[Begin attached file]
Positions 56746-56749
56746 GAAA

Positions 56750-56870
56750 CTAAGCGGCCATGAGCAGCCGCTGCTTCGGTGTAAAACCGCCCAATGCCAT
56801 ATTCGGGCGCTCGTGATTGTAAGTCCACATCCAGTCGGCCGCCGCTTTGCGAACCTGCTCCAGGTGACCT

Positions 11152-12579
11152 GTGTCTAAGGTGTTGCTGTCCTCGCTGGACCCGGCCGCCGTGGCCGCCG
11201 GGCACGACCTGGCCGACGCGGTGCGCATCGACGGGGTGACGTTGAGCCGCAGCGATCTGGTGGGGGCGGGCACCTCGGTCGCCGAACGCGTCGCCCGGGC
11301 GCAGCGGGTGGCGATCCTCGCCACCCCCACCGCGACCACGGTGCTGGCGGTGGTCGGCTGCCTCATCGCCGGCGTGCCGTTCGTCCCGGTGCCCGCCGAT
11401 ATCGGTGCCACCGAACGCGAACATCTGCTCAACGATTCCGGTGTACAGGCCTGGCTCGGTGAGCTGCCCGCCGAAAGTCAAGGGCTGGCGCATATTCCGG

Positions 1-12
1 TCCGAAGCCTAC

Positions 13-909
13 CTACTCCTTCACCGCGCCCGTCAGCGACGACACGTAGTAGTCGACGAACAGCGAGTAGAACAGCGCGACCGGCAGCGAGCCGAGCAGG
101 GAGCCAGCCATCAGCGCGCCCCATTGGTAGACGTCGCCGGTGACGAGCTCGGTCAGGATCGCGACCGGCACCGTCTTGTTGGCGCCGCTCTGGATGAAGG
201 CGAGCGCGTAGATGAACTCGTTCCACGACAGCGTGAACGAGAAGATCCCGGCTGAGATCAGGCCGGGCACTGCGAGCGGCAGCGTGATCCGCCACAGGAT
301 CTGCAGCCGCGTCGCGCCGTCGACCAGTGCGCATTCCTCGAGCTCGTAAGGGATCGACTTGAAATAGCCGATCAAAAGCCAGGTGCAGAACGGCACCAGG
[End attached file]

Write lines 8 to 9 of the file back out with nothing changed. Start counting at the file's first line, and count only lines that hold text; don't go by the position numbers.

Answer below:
11201 GGCACGACCTGGCCGACGCGGTGCGCATCGACGGGGTGACGTTGAGCCGCAGCGATCTGGTGGGGGCGGGCACCTCGGTCGCCGAACGCGTCGCCCGGGC
11301 GCAGCGGGTGGCGATCCTCGCCACCCCCACCGCGACCACGGTGCTGGCGGTGGTCGGCTGCCTCATCGCCGGCGTGCCGTTCGTCCCGGTGCCCGCCGAT